In taking the latter position, Utica relies principally on Williams v. City of New York, 64 N.Y.2d 800, 476 N.E.2d 317, 486 N.Y.S.2d 918 (1985) (mem.), for the proposition that scope of employment is a factual issue to be determined by the entity with the statutory obligation to defend. In Williams, the court held that a determination by the Corporation Counsel of the City of New York that a New York City correction officer acted outside the scope of employment when he committed acts for which he was later sued was controlling on the duty to defend, subject only to an arbitrary and capricious standard of review. Id., 64 N.Y.2d at 802, 476 N.E.2d at 318, 486 N.Y.S.2d at 919. However, the Williams court was interpreting New York General Municipal Law section 50-k (McKinney 1986), which on its face provides that New York City shall defend alleged acts "which the corporation counsel finds occurred while the employee was acting within the scope of his public employment." This statute clearly provides that the corporation counsel shall make a determination of fact, rather than relying on the complaint. As such, it is fundamentally different from and inconsistent with the statute we must interpret.
Fraccola's argument rests primarily on Spitz v. Abrams, 123 Misc.2d 446, 473 N.Y.S.2d 931 (Sup. Ct.), aff'd, 105 A.D.2d 904, 482 N.Y.S.2d 68 (3d Dep't 1984) (mem.), which interpreted section 17 of the Public Officers Law, which provides for defense and indemnification of state officers and employees. The language of section 17 is similar to that of section 18, except that it is more precise; it states that the State shall provide a defense for "any alleged act or omission which occurred or is alleged in the complaint to have occurred while the employee was acting within the scope of his public employment or duties," N.Y. Pub. Off. Law § 17(2)(a) (McKinney 1988) (emphasis added), while section 18 refers only to "any alleged act or omission which occurred or allegedly occurred while the employee was acting within the scope of his public employment or duties," id. § 18(3)(a). Justice Hughes relied on section 17's plain language in holding that the Attorney General had no discretion to refuse to defend an employee, provided that the complaint alleged an improper act within the scope of employment. "The determining factor is the conduct charged by the injured party, not what the actual conduct may in fact have been." 123 Misc.2d at 450, 473 N.Y.S.2d at 934.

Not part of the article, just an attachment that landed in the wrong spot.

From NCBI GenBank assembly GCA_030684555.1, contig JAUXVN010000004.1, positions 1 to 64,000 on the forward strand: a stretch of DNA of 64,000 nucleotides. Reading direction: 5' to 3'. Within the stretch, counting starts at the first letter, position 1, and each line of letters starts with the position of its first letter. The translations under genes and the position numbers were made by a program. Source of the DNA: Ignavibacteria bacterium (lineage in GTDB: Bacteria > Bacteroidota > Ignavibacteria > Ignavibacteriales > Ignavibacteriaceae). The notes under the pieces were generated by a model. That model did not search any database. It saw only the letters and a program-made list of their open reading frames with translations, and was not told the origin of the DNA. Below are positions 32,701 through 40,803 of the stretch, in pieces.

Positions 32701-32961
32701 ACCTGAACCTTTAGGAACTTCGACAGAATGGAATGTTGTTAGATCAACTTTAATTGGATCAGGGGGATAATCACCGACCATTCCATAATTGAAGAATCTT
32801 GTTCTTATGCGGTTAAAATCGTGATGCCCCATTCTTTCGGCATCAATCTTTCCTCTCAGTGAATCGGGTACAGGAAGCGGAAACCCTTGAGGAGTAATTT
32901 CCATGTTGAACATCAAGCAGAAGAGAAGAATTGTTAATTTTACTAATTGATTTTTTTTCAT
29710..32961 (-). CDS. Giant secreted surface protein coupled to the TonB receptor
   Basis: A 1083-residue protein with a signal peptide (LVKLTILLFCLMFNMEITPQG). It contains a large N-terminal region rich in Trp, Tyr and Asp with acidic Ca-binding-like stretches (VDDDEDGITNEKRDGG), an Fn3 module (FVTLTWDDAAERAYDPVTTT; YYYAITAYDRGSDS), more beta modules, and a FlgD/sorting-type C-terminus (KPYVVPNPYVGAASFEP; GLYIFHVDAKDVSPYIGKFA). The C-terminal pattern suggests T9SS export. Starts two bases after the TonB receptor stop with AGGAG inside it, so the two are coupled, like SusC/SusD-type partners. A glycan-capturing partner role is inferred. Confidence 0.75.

The court also noted that the State's role, in reviewing the request to defend, "is much like that of an insurer reviewing a complaint to determine if a defense must be provided." Id. It is unquestioned under New York law that an insurer's duty to defend is broader than its duty to indemnify.
An insurer's duty to defend is exceedingly broad, which is in the interest of the insured. The duty arises whenever the allegations of the complaint, for which the insured may stand liable, fall within the risk covered by the policy. The ...